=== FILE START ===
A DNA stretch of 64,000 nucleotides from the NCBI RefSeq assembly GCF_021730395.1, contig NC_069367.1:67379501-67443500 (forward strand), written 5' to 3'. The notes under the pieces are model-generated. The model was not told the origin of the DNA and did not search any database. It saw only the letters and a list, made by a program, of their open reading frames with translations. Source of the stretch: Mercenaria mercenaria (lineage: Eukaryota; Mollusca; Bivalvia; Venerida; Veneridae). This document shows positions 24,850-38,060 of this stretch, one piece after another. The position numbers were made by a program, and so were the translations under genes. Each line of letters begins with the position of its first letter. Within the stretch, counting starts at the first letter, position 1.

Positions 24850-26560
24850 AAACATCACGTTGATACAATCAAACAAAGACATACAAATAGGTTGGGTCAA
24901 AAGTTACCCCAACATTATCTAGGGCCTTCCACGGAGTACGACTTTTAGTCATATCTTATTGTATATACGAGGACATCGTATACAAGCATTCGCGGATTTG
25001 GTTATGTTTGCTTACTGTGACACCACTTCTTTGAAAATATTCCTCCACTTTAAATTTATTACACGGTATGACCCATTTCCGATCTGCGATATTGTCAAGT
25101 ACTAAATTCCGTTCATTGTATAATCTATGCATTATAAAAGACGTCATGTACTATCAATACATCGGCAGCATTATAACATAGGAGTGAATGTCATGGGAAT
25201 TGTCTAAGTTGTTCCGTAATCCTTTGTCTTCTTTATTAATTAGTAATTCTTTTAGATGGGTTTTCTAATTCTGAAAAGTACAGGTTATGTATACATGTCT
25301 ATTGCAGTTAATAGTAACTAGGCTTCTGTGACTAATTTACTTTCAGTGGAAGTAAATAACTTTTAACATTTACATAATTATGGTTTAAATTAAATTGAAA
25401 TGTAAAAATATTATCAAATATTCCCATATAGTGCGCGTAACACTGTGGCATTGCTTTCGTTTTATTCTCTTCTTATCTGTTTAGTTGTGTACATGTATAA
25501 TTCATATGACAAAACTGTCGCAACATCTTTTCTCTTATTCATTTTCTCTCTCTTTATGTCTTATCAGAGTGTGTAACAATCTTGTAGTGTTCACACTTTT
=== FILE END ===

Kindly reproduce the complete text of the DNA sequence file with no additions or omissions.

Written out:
A DNA stretch of 64,000 nucleotides from the NCBI RefSeq assembly GCF_021730395.1, contig NC_069367.1:67379501-67443500 (forward strand), written 5' to 3'. The notes under the pieces are model-generated. The model was not told the origin of the DNA and did not search any database. It saw only the letters and a list, made by a program, of their open reading frames with translations. Source of the stretch: Mercenaria mercenaria (lineage: Eukaryota; Mollusca; Bivalvia; Venerida; Veneridae). This document shows positions 24,850-38,060 of this stretch, one piece after another. The position numbers were made by a program, and so were the translations under genes. Each line of letters begins with the position of its first letter. Within the stretch, counting starts at the first letter, position 1.

Positions 24850-26560
24850 AAACATCACGTTGATACAATCAAACAAAGACATACAAATAGGTTGGGTCAA
24901 AAGTTACCCCAACATTATCTAGGGCCTTCCACGGAGTACGACTTTTAGTCATATCTTATTGTATATACGAGGACATCGTATACAAGCATTCGCGGATTTG
25001 GTTATGTTTGCTTACTGTGACACCACTTCTTTGAAAATATTCCTCCACTTTAAATTTATTACACGGTATGACCCATTTCCGATCTGCGATATTGTCAAGT
25101 ACTAAATTCCGTTCATTGTATAATCTATGCATTATAAAAGACGTCATGTACTATCAATACATCGGCAGCATTATAACATAGGAGTGAATGTCATGGGAAT
25201 TGTCTAAGTTGTTCCGTAATCCTTTGTCTTCTTTATTAATTAGTAATTCTTTTAGATGGGTTTTCTAATTCTGAAAAGTACAGGTTATGTATACATGTCT
25301 ATTGCAGTTAATAGTAACTAGGCTTCTGTGACTAATTTACTTTCAGTGGAAGTAAATAACTTTTAACATTTACATAATTATGGTTTAAATTAAATTGAAA
25401 TGTAAAAATATTATCAAATATTCCCATATAGTGCGCGTAACACTGTGGCATTGCTTTCGTTTTATTCTCTTCTTATCTGTTTAGTTGTGTACATGTATAA
25501 TTCATATGACAAAACTGTCGCAACATCTTTTCTCTTATTCATTTTCTCTCTCTTTATGTCTTATCAGAGTGTGTAACAATCTTGTAGTGTTCACACTTTT